Idaho congressional delegation furloughs workers; Crapo, Risch will donate pay

Idaho’s all-GOP congressional delegation scaled back constituent services Tuesday during the partial government shutdown. Sens. Mike Crapo and Jim Risch say they will donate the portion of their $174,000 annual pay earned during the shutdown to charity.

Crapo is keeping offices in Washington, D.C. and Boise open, but shuttered offices in Coeur d’Alene, Idaho Falls, Lewiston, Pocatello and Twin Falls for the week.

All members of Crapo’s staff will be subject to rotating furloughs, with each employee taking at least one unpaid furlough day this week. “Consequently, those who contact the Senator’s offices should expect delays in a response due to reduced staffing,” says a statement from Crapo’s office.

All of Risch’s offices are open, in Washington, D.C., Boise, Coeur d’Alene, Idaho Falls, Lewiston, Pocatello and Twin Falls. Because of the skeleton crew, however, staffers are taking phone calls and only having face-to-face meetings as time permits.

Eleven full-time and one half-time Risch staffers are working during the shutdown, while 18 are furloughed, said Risch spokeswoman Suzanne Bottorff.

Rep. Mike Simpson has closed his offices in Twin Falls, Pocatello and Idaho Falls. His Washington, D.C., and Boise offices are open. Six Simpson employees are at work, 11 have been furloughed.

Simpson spokeswoman Nikki Watts said Simpson “wants to be treated the same as as all federal employees” and will ask that his pay be withheld during the shutdown. After it ends, Simpson will get back pay, Watts said.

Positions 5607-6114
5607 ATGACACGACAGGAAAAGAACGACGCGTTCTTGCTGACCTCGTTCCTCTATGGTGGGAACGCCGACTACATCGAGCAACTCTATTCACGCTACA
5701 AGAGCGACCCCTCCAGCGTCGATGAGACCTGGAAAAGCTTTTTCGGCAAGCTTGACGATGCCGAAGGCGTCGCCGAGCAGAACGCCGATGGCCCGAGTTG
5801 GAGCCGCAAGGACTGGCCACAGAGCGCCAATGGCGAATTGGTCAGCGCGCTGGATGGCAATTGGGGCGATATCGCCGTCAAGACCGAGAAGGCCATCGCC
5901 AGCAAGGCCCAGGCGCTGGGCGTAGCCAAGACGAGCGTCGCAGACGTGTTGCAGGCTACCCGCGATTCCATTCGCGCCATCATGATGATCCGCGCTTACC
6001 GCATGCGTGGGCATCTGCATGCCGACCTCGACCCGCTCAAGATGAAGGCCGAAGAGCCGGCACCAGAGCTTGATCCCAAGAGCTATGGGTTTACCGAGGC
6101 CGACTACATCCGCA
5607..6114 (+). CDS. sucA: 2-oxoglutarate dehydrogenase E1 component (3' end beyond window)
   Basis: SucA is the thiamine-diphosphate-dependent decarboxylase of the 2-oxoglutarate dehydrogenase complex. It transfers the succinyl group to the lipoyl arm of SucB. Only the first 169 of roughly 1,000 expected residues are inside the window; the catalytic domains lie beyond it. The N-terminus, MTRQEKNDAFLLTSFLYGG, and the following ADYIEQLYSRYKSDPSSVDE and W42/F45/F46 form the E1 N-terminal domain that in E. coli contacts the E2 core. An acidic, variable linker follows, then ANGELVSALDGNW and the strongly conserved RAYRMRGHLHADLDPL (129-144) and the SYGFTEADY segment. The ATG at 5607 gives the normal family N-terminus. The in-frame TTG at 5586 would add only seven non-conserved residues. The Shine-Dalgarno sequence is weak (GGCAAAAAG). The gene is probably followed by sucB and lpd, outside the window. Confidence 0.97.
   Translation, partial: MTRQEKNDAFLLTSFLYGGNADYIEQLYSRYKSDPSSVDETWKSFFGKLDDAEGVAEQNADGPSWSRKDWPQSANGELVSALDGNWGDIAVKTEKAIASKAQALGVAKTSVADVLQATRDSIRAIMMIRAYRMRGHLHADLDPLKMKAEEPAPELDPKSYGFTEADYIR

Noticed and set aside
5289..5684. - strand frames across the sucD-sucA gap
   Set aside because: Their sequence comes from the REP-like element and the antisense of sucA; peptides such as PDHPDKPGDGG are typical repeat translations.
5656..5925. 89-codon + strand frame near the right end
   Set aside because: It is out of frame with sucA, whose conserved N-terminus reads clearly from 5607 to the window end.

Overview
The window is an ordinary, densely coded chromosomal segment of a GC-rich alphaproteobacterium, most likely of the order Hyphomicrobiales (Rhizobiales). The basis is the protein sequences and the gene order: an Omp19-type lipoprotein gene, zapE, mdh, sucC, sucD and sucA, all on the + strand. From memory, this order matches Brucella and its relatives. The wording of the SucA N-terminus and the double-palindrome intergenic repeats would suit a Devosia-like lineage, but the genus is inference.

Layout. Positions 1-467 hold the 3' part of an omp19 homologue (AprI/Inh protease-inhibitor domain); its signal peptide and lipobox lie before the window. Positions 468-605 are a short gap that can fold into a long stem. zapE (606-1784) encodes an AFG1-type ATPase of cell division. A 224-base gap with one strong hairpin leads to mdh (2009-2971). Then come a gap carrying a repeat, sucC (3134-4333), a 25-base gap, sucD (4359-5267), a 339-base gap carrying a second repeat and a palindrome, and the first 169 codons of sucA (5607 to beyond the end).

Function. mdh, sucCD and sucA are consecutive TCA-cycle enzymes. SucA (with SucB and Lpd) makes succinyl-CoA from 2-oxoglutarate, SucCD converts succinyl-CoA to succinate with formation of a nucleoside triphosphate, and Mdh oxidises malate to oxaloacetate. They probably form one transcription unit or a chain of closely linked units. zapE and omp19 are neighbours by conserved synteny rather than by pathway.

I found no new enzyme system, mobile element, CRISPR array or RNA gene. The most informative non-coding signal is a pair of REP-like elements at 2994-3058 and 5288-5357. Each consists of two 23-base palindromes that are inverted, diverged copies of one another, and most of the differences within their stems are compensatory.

Rep. Raul Labrador’s spokesman, Todd Winer, said Labrador has asked that his pay be withheld. But Winer did not respond to an email asking whether Labrador plans to collect back pay.

Because their jobs are authorized by the U.S. Constitution, members of Congress must be paid by law. As of late Tuesday, about 50 members of Congress had said they would donate or refuse pay, according to the Washington Post.

As for Labrador’s staff, Winer said, “The few senior staff are working full-time. The rest are working on a rotating schedule. In accordance with the law, employees who are working full-time will not be paid until the government shutdown is over. Employees who are on a rotating schedule will not be paid for the days they do not work and they will not receive pay for the days they do work until the shutdown is over.”

Dan Popkey came to Idaho in 1984 to work as a police reporter. Since 1987, he has covered politics and has reported on 25 sessions of the Legislature. Dan has a bachelor's in political science from Santa Clara University and a master's in journalism from Columbia University. He was a Congressional Fellow of the American Political Science Association and a Journalism Fellow at the University of Michigan. A former page in the U.S. House of Representatives, he graduated Capitol Page High School in 1976. In 2007, he led the Statesman’s coverage of the Sen. Larry Craig sex scandal, which was one of three Pulitzer Prize finalists in breaking news. In 2003, he won the Ted M. Natt First Amendment award from the Pacific Northwest Newspaper Association for coverage of University Place, the University of Idaho’s troubled real estate development in Boise. Dan helped start the community reading project "Big Read." He has two children in college and lives on the Boise Bench with an old gray cat.

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Posted in Idaho Politics